Leading up to the second quarter of FY19, investment banking firm, Cowen and Co., has identified the athletic brands with the most at stake—and the most upside—in the upcoming earnings season.
Out of the gate, Nike and Lululemon should attract the most interest among investors, according to the firm. Currently sitting at $86, Cowen and Co. maintain a future price target of $100 for Nike stock based on the strength of its Nike Air collection, which makes up the top-three selling styles among men, with women preferring the brand’s Vapormax line.
Lululemon, on the other hand, is predicted to grow consistently over the next five years. Cowen and Co. said its five-year target for the brand implies growth of around $9 to $10 per share through FY23.
“We are raising our price target to $200 on conviction in our slightly above consensus estimates through FY21, given management’s execution and newness across the core and men’s globally,” Cowen said about Lululemon’s outlook in its latest evaluation. “New initiatives, such as loyalty, buy online pick up in store, and international, combined with management confidence in gross margin and SG&A leverage opportunities, support sector best growth and return on invested capital (ROIC).”
Nike’s increased focus on supply chain and digital channel investment should also help it drive growth in the future, Cowen said, helping the brand to achieve faster speed-to-market and increased inventory efficiency. After launching the SNKRS app in 2016, Nike’s mobile channel has grown from $70 million in sales to $750 million in the brand’s latest earnings report. However, the firm said this could cause some headwinds for Foot Locker, which looks to receive less focus from Nike as it continues to pursue digital channels.
Additionally, Nike will launch RFID for all of its footwear and apparel products in the Fall, adding a “key capability” for both the brand and its retail partners. Nike will also be refreshing up to 70 percent of its core product over the next two seasons in order to place a greater focus on its sub-$100 product range.
Under Armour, on the other hand, has worked to regain its image as a premium athletic brand after some suggested that its recent approach to the market had tarnished its image as an upscale option. The brand’s sales skew heavily toward apparel for both sexes, accounting for 70 percent of sales for men and 85 percent for women, but Cowen said its footwear offering has shown signs of acceleration through the HOVR and Project Rock product lines.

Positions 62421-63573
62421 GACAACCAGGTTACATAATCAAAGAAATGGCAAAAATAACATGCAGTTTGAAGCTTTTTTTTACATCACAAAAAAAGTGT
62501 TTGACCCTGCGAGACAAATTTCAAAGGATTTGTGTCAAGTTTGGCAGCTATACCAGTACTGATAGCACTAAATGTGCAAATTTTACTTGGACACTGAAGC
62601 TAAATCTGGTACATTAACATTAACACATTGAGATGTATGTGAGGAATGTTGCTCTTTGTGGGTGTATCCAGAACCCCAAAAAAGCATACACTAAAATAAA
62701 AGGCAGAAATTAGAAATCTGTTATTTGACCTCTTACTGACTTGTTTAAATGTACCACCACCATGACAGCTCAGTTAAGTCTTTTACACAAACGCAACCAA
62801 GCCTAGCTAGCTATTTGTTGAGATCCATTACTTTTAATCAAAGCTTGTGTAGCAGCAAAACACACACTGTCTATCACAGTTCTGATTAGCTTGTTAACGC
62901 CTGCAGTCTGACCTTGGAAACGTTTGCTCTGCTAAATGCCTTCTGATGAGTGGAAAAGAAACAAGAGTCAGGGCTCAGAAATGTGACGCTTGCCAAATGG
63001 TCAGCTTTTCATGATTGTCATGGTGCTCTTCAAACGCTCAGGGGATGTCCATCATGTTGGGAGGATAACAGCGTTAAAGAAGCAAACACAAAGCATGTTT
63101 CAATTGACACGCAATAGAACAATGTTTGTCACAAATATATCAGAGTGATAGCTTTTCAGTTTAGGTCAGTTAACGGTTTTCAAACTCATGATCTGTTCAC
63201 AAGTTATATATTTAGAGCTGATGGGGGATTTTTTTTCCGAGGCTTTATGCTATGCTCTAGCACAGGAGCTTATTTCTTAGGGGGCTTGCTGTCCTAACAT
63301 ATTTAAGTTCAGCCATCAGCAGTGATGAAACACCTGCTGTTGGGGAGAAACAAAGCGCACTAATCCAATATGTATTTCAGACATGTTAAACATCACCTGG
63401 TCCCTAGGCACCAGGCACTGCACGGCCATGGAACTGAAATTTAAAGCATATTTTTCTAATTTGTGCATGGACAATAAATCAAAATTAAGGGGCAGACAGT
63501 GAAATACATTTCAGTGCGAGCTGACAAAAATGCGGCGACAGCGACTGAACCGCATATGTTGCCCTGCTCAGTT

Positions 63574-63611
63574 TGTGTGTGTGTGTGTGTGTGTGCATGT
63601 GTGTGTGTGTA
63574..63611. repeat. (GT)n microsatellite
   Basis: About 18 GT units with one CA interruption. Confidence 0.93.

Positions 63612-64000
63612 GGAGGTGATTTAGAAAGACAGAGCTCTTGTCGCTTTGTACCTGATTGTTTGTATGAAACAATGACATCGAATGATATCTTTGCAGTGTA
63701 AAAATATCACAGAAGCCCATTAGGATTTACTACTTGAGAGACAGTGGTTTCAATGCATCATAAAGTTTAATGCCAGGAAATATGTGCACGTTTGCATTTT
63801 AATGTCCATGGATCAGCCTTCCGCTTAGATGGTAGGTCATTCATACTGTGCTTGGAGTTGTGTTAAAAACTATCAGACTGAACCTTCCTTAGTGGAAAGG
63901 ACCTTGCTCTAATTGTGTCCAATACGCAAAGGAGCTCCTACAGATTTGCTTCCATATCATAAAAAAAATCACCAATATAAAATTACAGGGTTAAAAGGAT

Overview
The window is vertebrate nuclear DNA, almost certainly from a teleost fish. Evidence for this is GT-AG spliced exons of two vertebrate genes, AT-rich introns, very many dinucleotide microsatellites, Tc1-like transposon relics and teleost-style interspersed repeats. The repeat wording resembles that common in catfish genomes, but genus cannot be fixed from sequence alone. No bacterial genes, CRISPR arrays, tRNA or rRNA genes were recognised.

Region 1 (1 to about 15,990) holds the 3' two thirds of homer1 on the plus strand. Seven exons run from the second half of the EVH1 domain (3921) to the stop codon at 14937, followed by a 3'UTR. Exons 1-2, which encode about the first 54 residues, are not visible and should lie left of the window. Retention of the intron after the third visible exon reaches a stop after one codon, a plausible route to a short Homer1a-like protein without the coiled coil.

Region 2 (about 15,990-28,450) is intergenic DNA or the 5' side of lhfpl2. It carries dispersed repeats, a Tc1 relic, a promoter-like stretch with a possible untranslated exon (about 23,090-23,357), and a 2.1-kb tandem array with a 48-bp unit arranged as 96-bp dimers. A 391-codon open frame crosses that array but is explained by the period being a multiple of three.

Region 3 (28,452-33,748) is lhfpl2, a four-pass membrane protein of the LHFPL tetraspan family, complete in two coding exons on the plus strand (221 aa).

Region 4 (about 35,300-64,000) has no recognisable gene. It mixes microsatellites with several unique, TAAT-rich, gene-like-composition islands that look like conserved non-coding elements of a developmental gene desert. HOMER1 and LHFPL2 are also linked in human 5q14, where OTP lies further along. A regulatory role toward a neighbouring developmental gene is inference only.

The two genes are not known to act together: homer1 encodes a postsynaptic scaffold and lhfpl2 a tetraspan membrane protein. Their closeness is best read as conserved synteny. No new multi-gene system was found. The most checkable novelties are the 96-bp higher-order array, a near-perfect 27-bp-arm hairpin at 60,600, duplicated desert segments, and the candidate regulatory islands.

Five of Under Armour’s best-selling men’s sneakers are priced $100 or above, along with all three of the best-selling sneakers for women.
“In recent data from the Cowen Consumer Tracker Survey, Under Armour showed gains among upper age and income groups in athletic apparel preference, and saw 18-34-year-old men reach the highest level, 19 percent, since 2017—versus Nike at 43 percent and Adidas at 21 percent,” the firm wrote about Under Armour in June. “The brand saw sneaker gains in the casual category among men aged 18 to 34, a critical cohort in a category that is challenging to break through.”
Yeezy continues to power both Adidas’ brand image and drive the majority of interest in its product, evidenced by the fact that the line still regularly sells for 70 percent higher than its retail price in resale outlets, according to Cowen and Co. However, the firm said Adidas’ Originals collection has made some gains in recent quarters, now counted among its top sellers.
“Questions surrounding the margin structure of Yeezy and Beyonce’s Ivy Park margin structures have emerged recently among investors,” Cowen explained in its Q2 preview. “We note that the Ultra Boost franchise continues to contribute outsized growth and potential with the ‘Feel The Boost’ campaign highlighting the franchise’s new colorways, silhouette and cushioning system.”
Still, it may be Lululemon that has the last laugh, as Cowen noted it is currently perfectly positioned as a “wellness” brand. Consisting of the global sports and sports apparel market, sports adjacent categories and accessories, the firm predicts Lululemon’s “Sweatlife” category could potentially reach a value of $3 trillion on the global stage over the next half-decade.